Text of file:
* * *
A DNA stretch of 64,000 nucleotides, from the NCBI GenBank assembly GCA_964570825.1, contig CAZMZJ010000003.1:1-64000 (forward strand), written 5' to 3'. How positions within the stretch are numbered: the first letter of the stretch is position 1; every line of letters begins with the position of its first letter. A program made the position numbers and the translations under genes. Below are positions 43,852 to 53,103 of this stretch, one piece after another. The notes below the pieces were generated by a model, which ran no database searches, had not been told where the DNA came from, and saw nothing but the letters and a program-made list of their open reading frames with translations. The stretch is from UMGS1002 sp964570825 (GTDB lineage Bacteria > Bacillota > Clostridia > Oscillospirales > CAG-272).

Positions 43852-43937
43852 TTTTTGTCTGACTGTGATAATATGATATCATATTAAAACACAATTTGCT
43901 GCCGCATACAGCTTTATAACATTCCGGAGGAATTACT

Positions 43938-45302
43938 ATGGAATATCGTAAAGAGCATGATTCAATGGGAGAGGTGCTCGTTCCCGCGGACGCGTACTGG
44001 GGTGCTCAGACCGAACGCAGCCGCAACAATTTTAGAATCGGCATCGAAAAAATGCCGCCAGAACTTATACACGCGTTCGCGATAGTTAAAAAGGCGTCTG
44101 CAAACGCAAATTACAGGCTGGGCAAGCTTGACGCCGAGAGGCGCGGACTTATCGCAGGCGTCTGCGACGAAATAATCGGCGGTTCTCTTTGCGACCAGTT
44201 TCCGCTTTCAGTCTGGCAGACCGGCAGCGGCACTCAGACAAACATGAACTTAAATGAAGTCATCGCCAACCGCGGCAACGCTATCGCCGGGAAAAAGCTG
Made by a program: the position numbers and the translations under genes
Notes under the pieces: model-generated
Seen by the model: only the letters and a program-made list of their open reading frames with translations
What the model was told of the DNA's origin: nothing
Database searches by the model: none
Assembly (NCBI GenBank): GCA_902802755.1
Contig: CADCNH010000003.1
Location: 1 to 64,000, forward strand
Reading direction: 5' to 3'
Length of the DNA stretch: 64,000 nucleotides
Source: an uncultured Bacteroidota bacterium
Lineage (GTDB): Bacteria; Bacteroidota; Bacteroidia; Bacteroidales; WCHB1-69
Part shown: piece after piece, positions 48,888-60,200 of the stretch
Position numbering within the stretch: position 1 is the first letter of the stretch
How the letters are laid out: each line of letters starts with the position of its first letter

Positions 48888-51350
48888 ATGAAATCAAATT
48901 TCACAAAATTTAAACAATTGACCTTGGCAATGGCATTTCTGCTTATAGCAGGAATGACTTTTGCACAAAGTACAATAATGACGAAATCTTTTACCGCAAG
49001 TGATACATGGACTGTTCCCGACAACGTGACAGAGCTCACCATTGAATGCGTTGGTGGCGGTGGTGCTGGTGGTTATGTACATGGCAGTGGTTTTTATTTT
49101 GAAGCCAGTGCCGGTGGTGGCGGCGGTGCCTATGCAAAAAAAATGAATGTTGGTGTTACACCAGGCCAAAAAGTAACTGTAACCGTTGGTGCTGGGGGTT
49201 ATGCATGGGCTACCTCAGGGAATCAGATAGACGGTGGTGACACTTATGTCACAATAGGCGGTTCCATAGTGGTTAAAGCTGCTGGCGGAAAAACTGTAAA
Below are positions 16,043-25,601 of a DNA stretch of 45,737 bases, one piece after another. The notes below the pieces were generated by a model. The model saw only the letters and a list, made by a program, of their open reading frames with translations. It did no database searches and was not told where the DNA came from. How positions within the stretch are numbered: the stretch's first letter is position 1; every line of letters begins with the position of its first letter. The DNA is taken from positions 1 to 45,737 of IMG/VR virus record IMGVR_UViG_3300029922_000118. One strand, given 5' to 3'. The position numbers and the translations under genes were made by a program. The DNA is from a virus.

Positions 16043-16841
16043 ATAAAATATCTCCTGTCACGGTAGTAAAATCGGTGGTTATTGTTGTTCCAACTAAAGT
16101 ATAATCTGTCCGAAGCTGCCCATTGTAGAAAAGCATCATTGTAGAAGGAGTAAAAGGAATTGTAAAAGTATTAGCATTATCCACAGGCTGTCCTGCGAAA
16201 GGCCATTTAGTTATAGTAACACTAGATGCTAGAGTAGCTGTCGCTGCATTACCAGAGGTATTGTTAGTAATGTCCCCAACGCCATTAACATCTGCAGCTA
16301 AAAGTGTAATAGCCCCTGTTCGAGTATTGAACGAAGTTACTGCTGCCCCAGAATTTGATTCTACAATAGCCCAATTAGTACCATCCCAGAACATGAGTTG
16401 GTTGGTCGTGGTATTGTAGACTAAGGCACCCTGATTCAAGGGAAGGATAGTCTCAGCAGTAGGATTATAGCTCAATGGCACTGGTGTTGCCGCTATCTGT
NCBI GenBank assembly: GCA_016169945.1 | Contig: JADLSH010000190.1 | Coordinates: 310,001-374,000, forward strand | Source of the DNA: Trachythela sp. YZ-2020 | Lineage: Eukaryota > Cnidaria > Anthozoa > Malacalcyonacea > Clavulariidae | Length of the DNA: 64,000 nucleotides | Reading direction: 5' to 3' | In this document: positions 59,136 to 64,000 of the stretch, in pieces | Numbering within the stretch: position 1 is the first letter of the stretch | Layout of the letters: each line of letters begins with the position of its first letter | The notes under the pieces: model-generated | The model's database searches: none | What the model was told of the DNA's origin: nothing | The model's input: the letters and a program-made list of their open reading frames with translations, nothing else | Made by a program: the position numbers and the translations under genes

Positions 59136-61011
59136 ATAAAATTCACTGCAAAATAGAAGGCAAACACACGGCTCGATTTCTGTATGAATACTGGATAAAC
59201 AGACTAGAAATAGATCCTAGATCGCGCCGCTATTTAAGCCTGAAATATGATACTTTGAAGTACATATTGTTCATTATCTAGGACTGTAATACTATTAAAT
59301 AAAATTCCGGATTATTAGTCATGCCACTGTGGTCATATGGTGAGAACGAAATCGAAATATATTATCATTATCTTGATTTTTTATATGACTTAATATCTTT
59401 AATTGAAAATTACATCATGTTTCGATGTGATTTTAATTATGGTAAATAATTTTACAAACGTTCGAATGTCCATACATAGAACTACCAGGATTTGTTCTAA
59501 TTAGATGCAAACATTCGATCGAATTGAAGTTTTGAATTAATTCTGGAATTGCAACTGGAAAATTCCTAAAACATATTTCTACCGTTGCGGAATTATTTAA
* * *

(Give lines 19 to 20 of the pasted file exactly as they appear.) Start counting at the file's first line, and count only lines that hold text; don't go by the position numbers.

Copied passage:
Length of the DNA stretch: 64,000 nucleotides
Source: an uncultured Bacteroidota bacterium